Emu Dreaming: An Introduction to Australian Aboriginal Astronomy

Front Cover
The art and traditions of Aboriginal Australia draw on 40,000 years experience of gazing into the richness of unpolluted skies from pristine lands. They include the "emu in the sky" constellation of dark clouds, and stories about the Sun, Moon, and the Seven Sisters. Several Aboriginal groups use the rising and setting of particular stars to show when to harvest a food source. Some explain how the tides are caused by the Moon, and even explain eclipses as a conjunction of the Sun and Moon. This book explores the mystical Aboriginal astronomical stories and traditions, and the way in which they are used for practical applications such as navigation and harvesting. It describes the journey of exploration that's currently opening Western eyes to this treasury of ancient Aboriginal knowledge, and is written by two active researchers in the field: Prof. Ray Norris (an astrophysicist with CSIRO, and an Adjunct Professor at the Dept. of Indigenous Studies, Macquarie University), and his wife Cilla. In this book, Ray and Cilla bring you the results of their 6-year quest to research Aboriginal Astronomy, including: * uncovering little-known manuscripts, * visiting Aboriginal sites throughout Australia, * writing down stories from ancient communities. Few outsiders understand the depth and complexity of Aboriginal cultures. This book will give you a glimpse that will change your ideas about Aboriginal society.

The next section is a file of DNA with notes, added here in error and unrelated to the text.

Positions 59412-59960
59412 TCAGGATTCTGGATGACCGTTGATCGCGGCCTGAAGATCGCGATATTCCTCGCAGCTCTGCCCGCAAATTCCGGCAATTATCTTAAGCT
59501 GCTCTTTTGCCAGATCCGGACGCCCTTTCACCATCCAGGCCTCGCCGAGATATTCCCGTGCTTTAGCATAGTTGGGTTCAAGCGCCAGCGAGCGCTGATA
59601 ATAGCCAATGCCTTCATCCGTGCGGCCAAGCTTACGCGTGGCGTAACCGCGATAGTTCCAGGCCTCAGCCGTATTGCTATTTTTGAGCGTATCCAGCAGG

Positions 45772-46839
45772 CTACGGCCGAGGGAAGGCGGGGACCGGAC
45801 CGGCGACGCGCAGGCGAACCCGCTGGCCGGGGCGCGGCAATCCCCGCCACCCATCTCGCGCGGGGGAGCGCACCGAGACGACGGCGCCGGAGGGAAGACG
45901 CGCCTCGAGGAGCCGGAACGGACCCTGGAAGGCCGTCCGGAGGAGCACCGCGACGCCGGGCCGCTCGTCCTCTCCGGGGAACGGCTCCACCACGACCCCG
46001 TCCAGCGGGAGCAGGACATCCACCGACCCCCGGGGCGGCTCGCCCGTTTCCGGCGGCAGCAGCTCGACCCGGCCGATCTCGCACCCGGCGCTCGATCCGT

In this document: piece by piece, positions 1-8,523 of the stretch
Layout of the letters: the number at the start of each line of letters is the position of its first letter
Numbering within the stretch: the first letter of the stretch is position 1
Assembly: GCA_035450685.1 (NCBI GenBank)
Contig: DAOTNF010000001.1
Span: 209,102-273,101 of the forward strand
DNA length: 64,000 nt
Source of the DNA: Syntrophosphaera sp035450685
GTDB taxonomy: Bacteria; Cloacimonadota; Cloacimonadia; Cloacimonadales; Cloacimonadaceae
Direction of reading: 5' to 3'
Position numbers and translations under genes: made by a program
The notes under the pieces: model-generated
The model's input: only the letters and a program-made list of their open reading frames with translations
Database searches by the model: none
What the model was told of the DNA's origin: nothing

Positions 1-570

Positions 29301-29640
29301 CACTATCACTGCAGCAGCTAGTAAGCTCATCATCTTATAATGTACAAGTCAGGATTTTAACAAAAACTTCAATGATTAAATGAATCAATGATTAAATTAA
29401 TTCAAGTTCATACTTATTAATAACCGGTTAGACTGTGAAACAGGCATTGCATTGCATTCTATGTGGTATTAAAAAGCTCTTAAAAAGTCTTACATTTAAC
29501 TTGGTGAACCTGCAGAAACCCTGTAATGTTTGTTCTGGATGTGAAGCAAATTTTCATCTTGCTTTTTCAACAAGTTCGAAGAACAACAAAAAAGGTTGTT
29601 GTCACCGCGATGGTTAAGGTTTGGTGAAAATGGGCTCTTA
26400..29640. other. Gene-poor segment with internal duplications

What people are saying - Write a review

We haven't found any reviews in the usual places.

About the author (2009)

Ray Norris is a British and Australian astrophysicist whose day-job is to use international telescopes to figure out how galaxies formed and evolved. In his spare time he researches the astronomy of Aboriginal Australians, and is an Adjunct Professor at the Macquarie University Dept. of Indigenous Studies (Warawara). As well as over 250 professional publications, he frequently appears on radio and TV, and performs in a stage show called "The First Astronomers." For relaxation, he walks the moors of Dartmoor and the Australian bush, and writes. Cilla Norris has been an artist, high school teacher, veterinary nurse, wildlife sanctuary guide, and wild-life carer. As well as working with Ray on Aboriginal Astronomy, she is known as an authority on the care and rehabilitation of Australian wildlife, and writes and teaches about possums.

Bibliographic information